6. The appeal is against an order by which the Tribunal below has rejected appellant's application for setting aside order dated 22.9.2000, proceeding ex parte against the appellant. The appellant is stated to have been served by publication. The case of the appellant is that she was not served and she being an illiterate, old lady, could not see publication. The case of the appellant, as has been stated by learned Counsel for the appellant, is that the appellant was not served and she could not read the notice in the newspaper as she is illiterate and old lady being 75 years of age. She is stated to have got knowledge of the O. A. from one of her nephews. Undisputedly, the appellant stays in Ganga Nagar, Rajasthan and the O.A. was pending before Debts Recovery Tribunal, Jaipur. The appeal had to be filed in Delhi and since a lawyer at Delhi was engaged, some time must have elapsed for obtaining the signatures of the appellant on the memorandum of appeal and the application for condonation of delay under consideration. It has not been disputed that the appellant was seriously unwell during the period 23.9.2001 to 20.10.2001. Her Advocate at Delhi could not have imagined that appellant being sick would not be able to sign the memorandum of appeal in time so as to file the same before the Appellate Tribunal within the period of limitation. Therefore, I can accept that the contention for condonation of delay was not needed to have been drafted along with the memorandum of appeal. Therefore, when the memorandum of appeal, duly signed by the appellant, was received by the Counsel on 25.10.2001, an application for condonation of delay was a must. As such, after the application was drafted, it was to be sent to the appellant at Ganga Nagar for signatures. The same was signed on 8.11.2001 and after it was received by the Counsel at Delhi, the appeal was filed on 16.11.2001.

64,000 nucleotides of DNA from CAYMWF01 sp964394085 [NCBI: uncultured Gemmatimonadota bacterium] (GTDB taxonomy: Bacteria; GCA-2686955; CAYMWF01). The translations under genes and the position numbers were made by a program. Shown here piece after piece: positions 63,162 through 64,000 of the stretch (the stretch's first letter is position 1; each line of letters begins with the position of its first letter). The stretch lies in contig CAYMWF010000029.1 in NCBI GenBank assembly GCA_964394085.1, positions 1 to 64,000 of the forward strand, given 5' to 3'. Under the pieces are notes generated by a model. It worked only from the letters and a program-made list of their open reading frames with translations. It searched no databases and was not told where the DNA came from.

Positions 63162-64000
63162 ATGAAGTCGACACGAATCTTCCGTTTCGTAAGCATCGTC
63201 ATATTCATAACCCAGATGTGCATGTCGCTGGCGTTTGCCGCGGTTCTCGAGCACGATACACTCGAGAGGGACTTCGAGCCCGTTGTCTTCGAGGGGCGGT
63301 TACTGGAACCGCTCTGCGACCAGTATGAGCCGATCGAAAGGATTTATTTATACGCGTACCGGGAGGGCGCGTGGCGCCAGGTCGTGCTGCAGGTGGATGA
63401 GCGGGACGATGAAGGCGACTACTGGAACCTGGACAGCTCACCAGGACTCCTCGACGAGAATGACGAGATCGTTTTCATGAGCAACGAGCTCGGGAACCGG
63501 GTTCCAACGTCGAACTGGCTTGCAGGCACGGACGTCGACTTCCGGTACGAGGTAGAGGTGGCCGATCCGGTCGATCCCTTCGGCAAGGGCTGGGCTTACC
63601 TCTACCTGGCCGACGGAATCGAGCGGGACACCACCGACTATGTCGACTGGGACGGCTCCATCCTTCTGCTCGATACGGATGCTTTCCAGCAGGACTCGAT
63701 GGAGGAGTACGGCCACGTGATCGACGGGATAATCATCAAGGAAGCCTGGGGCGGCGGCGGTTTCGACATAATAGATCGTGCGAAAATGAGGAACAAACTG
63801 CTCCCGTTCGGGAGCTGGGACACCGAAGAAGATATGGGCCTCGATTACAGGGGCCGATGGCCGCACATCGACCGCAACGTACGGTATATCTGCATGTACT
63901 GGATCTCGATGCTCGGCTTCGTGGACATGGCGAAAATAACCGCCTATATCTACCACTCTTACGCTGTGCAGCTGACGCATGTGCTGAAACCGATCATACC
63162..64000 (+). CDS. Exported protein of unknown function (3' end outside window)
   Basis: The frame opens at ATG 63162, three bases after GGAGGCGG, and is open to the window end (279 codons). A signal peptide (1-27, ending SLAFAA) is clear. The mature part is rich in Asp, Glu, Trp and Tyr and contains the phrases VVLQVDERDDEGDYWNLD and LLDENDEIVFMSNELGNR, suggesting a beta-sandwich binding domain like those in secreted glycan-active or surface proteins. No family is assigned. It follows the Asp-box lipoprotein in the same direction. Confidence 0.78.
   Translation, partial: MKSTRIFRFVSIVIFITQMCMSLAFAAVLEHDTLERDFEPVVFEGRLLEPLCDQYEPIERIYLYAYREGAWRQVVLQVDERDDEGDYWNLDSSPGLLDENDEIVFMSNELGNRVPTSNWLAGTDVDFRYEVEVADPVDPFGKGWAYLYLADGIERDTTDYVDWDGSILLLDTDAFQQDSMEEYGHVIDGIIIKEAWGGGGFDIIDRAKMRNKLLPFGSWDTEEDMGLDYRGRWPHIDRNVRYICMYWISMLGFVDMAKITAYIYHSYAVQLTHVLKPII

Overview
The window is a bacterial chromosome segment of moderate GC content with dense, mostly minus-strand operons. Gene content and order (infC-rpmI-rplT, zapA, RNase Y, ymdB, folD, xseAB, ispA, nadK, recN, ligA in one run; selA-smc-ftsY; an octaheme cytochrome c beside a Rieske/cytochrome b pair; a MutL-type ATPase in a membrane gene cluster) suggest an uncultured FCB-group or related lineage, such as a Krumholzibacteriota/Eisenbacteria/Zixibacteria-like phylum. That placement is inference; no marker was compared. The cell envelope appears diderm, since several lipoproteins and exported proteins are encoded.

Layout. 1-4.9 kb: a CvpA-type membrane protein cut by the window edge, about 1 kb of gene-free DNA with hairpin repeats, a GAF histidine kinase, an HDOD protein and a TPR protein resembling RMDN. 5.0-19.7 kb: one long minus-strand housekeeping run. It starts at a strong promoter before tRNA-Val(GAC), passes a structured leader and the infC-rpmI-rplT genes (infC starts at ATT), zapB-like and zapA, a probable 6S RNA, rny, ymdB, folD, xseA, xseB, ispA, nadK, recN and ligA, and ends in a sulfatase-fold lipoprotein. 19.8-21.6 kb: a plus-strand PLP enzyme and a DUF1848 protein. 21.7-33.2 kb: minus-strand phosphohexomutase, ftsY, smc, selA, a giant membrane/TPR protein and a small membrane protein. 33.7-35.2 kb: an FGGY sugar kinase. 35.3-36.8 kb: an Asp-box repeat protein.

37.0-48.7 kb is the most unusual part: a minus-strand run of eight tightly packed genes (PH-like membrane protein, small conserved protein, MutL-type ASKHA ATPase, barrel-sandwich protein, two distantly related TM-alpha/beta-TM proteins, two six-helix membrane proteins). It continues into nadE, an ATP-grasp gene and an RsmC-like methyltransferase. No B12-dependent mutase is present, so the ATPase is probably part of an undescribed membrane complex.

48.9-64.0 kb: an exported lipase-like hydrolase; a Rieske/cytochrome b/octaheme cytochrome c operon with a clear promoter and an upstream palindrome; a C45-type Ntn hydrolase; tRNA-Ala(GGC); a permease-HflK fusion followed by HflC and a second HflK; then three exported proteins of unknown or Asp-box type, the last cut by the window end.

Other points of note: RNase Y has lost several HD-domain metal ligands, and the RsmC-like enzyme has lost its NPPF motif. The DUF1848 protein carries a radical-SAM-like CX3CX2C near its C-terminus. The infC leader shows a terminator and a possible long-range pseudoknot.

7. I have carefully considered the respective submissions made by the learned Counsels for the parties and have gone through the aforesaid facts and circumstances of the case. I rely upon the principles as laid down by Hon'ble the Supreme Court of India in Collector, Land Acquisition and Anr. v. Mst. Katiji : AIR 1987 SC 1353, wherein the following principles were enunciated: